Another breakout session entitled "Massage Research - Evidence for Meaningful Integration" was led by Janet Kahn, PhD, a past president of the AMTA Foundation, and a senior research scientist for the Wellesley Center for Research on Women, housed at Wellesley College. Janet gave a nicely detailed presentation covering definitions, limitations of research, suggestions stemming from available research and suggestions for ongoing research efforts. She covered aspects of the difficulty (impossibility?) of double-blind randomized control studies that are commonplace in medicine today. She offered that existing research suggests that massage may introduce relaxation; enhance one's sense of well-being; decrease pain; provide noticeable short and long-term relief from low back pain; ease post-mastectomy lymphedema; enhance immune function; and promote development in premature infants.
Although not on the symposium faculty, AMTA President Steve Olson hosted a luncheon networking session providing information to the group of massage therapists who attended. Also present were AMTA President-elect Carolyn Talley, and John Balletto, President of the AMTA Foundation. It was a great opportunity to socialize a bit with the 30 to 40 massage therapists attending the symposium.
The message I took away from the symposium was that those massage therapists (or Asian bodyworkers, herbalists, acupuncturists, homeopaths, naturopaths, etc.) wishing to integrate their practices into the health care system need to pay particular care to evidence-based integration, and support continued research. Dr. Eisenberg stressed that in advising patients, safety will always trump efficacy; and real or potential dangers associated with unscientifically explained or non-reproduced results severely limit the ability to refer. Along this line, a lawyer presented a legal/legislative update covering topics such as a physician's liability in referring to complementary and alternative medicine (CAM) providers. He stressed that physicians have to address questions such as what liability exists when a referral to a chiropractor, acupuncturist or massage therapist occurs and the patient's condition deteriorates. This tied directly to a conversation on credentialing and ties to insurance and referral networks. He also revealed that referring physicians conceivably could be liable for aiding and abetting unlicensed medical practice!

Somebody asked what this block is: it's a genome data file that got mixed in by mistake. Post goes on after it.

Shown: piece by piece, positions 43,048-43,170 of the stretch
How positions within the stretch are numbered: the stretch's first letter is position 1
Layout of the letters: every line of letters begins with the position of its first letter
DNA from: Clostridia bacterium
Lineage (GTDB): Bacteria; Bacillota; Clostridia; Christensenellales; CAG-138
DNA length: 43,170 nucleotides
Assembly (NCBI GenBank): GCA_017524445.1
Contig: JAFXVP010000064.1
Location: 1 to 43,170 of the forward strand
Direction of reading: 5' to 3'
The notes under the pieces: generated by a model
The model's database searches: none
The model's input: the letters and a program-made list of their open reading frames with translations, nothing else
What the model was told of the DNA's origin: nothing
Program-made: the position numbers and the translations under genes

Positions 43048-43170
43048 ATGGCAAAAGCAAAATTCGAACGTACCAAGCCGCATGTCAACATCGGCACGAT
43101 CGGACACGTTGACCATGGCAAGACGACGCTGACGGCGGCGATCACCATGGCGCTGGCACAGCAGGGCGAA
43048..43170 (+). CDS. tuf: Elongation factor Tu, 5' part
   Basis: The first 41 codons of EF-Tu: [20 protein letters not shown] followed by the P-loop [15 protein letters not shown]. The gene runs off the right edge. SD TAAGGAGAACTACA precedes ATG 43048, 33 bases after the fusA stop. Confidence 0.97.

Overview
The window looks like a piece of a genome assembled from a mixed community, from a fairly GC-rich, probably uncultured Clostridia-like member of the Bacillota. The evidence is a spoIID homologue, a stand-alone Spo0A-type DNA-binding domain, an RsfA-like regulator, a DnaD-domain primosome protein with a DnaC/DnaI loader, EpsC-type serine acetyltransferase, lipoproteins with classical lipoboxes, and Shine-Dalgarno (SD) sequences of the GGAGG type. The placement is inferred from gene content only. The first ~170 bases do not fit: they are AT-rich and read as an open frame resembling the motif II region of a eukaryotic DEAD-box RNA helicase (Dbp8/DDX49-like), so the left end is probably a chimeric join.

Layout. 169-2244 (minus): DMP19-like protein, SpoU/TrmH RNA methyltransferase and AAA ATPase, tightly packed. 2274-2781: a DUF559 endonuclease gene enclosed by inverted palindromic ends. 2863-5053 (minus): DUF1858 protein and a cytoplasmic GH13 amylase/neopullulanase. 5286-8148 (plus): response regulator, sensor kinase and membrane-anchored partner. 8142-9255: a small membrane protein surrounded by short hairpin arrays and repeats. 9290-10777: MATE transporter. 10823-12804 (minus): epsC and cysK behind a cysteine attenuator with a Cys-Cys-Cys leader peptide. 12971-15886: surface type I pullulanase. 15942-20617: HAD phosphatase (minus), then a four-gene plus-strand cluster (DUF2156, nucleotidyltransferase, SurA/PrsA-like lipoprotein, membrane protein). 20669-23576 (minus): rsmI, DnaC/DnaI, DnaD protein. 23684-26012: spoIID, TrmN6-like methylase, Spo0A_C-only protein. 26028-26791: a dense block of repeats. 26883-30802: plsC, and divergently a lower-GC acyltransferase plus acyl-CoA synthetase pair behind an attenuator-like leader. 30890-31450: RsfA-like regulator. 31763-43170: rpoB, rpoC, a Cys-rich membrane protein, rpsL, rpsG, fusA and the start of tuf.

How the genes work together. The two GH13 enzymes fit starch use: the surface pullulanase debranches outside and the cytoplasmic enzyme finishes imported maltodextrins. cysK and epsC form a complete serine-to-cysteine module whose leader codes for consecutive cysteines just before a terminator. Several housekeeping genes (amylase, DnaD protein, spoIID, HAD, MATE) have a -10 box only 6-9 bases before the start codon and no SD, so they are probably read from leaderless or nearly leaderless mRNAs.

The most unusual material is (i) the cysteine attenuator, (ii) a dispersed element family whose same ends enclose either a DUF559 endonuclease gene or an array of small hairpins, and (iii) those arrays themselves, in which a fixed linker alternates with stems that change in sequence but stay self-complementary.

I would encourage Massage Today readers who work or hope to work in concert with other caregivers and/or health care practitioners to take advantage of symposiums such as this one. The perspective gained from attending with others from multidimensional disciplines is vast! The knowledge and perspectives of the physicians present was also aided by the presence of massage therapists. Even if they choose to reject referrals to massage therapists until they become comfortable with further study results, they learn more about what we do, how we do it, and why. As a wise person once said, you must understand that which you choose to reject.
Massage Today encourages letters to the editor to discuss matters relating to the publication's content. Letters may be published in a future issue of Massage Today. Please send all correspondence by e-mail to , or by regular mail to the address listed below:
Former editor of Massage Today, Cliff is owner of Windham Health Center Neuromuscular Therapy LLC. He is nationally certified in therapeutic massage & bodywork and is licensed as a massage therapist by the states of New Hampshire and Florida. Cliff is a member of the International Association of Healthcare Practitioners; a professional member and past president of the New Hampshire chapter of the American Massage Therapy Association; a certified member of the Associated Bodywork & Massage Professionals, Inc.; and a past chairman of the board of directors of the National Certification Board for Therapeutic Massage & Bodywork.